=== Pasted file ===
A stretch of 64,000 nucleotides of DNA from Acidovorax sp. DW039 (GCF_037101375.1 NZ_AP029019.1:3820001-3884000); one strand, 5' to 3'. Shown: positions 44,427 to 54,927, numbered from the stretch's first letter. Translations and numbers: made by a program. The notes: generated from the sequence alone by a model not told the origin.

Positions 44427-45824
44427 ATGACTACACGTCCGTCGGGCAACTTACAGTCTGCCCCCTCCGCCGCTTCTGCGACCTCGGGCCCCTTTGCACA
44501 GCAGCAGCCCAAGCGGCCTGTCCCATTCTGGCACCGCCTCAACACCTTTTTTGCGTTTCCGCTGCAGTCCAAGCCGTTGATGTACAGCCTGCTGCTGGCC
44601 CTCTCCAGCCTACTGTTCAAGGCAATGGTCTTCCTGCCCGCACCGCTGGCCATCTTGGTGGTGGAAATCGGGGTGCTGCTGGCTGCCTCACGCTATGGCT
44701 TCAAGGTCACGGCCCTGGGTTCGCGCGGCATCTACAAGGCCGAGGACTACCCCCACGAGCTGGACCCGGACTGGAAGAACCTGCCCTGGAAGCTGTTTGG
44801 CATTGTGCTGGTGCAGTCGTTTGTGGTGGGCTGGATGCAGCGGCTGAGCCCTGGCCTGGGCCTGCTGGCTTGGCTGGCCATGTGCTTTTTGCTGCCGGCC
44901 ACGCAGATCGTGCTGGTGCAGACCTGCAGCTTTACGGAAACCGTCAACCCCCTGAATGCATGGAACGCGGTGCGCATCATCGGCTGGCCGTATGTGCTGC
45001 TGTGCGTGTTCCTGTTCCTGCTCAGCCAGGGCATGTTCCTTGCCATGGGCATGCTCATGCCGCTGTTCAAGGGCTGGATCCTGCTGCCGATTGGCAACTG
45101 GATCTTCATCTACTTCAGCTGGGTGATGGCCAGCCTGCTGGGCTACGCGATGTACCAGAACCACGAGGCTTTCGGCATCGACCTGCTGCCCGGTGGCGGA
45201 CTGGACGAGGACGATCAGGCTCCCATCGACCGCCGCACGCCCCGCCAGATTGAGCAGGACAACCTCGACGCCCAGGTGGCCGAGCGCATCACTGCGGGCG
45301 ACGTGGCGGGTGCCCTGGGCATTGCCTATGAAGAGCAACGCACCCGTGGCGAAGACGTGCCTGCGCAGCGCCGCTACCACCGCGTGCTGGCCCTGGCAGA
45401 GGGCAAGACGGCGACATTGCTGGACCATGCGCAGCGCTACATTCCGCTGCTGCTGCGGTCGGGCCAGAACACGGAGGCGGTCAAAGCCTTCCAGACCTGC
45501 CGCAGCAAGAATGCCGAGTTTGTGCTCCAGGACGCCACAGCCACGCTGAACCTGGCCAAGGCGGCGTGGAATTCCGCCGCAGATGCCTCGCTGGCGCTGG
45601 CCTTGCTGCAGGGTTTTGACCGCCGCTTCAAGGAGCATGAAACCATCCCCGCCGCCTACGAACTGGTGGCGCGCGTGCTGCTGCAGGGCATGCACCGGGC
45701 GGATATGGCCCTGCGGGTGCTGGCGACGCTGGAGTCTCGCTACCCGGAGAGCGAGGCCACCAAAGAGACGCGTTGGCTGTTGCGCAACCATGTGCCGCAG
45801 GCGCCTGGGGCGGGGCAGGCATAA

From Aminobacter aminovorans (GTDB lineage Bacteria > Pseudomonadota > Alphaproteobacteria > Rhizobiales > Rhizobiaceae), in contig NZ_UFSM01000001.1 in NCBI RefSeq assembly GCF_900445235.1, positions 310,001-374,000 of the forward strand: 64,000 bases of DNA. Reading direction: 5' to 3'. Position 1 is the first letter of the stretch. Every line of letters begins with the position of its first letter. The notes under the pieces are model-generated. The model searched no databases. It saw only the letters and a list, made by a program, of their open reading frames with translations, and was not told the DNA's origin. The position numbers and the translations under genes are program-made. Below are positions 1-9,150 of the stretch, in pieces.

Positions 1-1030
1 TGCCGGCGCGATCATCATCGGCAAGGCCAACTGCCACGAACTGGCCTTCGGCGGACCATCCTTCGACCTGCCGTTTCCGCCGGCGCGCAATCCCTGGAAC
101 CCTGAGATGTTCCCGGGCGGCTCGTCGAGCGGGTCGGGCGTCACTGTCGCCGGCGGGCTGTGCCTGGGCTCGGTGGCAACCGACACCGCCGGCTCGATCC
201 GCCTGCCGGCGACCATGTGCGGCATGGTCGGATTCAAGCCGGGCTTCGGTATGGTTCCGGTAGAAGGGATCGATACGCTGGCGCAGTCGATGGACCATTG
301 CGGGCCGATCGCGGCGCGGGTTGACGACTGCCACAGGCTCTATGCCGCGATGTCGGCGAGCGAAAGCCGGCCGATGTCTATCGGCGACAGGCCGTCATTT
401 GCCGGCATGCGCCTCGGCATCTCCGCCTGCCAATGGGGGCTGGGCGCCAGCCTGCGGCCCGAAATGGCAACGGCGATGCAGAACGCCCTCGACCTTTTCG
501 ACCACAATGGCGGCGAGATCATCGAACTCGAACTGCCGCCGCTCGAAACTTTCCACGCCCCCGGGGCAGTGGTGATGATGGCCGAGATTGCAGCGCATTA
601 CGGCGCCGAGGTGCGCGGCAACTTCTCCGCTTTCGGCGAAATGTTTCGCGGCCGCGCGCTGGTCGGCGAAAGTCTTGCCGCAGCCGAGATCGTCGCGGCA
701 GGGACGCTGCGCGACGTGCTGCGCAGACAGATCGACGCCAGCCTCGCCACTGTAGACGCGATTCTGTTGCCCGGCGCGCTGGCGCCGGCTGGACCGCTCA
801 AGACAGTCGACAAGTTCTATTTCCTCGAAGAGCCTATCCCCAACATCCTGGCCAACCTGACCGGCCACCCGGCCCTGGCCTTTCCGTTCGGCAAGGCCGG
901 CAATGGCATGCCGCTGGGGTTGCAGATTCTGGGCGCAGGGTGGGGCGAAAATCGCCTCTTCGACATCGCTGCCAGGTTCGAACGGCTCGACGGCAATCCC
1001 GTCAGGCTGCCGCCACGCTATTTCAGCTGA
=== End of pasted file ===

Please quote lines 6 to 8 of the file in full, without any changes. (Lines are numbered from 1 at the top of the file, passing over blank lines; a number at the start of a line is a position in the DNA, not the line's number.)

44701 TCAAGGTCACGGCCCTGGGTTCGCGCGGCATCTACAAGGCCGAGGACTACCCCCACGAGCTGGACCCGGACTGGAAGAACCTGCCCTGGAAGCTGTTTGG
44801 CATTGTGCTGGTGCAGTCGTTTGTGGTGGGCTGGATGCAGCGGCTGAGCCCTGGCCTGGGCCTGCTGGCTTGGCTGGCCATGTGCTTTTTGCTGCCGGCC
44901 ACGCAGATCGTGCTGGTGCAGACCTGCAGCTTTACGGAAACCGTCAACCCCCTGAATGCATGGAACGCGGTGCGCATCATCGGCTGGCCGTATGTGCTGC